Recent research has uncovered a startling fact—the universe appears to be expanding 9% faster than it should be.  The European Space Agency’s Gaia mission has produced a figure for the Hubble constant (the rate at which the universe is expanding)  by observing the flickering of a specific type of star and so deducing their original luminosity, which then allows scientists to calculate how far they have travelled since their birth. This new data has produced a Hubble constant value of 73, which means that galaxies are travelling away from us 73km per second faster with each extra megaparsec (roughly 3.3 million light-years) of distance between us.

However, scientists have also calculated the Hubble constant from observations of the Cosmic Microwave Background—lingering radiation from the Big Bang—arriving at a Hubble value of 67. This discrepancy has proved a puzzle for physicists, as the Hubble constant is meant to be a cornerstone of cosmology. Adam Riess, who led the latest analysis of the situation, commented, “if this continues to hold up we may be dealing with what we call new physics of the universe.” So what’s the answer to this conundrum? One suggestion is that so-called dark energy, which is believed to speed up the expansion of the universe, is exerting more and more power. Others propose that a new, unknown type of neutrino may be interfering with calculations. As yet, however, the question mark remains.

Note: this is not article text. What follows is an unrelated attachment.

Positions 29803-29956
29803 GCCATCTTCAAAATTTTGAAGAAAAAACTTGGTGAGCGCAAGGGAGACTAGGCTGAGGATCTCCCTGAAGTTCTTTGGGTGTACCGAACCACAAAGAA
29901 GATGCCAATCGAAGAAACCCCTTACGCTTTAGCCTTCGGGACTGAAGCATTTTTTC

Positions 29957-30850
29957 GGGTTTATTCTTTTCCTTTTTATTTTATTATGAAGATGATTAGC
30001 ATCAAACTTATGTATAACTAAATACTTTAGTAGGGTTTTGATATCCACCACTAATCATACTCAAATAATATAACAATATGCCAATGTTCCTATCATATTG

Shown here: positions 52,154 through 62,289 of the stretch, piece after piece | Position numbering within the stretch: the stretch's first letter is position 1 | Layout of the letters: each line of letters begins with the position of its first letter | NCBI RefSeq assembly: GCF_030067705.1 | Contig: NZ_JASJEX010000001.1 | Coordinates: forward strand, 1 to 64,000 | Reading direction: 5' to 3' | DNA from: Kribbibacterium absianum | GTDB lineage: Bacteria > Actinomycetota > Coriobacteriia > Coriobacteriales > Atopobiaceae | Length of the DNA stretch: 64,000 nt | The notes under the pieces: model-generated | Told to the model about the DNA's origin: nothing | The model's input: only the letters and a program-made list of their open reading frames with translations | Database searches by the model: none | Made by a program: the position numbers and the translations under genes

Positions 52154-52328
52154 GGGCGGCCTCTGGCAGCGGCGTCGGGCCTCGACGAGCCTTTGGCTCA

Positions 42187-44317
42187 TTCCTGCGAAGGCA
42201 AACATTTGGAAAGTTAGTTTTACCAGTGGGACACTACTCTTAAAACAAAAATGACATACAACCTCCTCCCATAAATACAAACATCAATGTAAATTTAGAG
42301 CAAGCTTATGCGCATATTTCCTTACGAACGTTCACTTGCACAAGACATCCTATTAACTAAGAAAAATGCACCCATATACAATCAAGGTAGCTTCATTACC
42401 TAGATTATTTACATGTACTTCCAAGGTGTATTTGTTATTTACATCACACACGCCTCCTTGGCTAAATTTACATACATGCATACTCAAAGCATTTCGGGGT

Applicants for Physics or Natural Sciences, especially those interested in cosmology and astrophysics, should be aware of established theories underpinning our understanding of the universe as well as recent developments and unanswered questions. They should think about what current scientific issues interest them in particular, and be prepared to talk about them in an interview.

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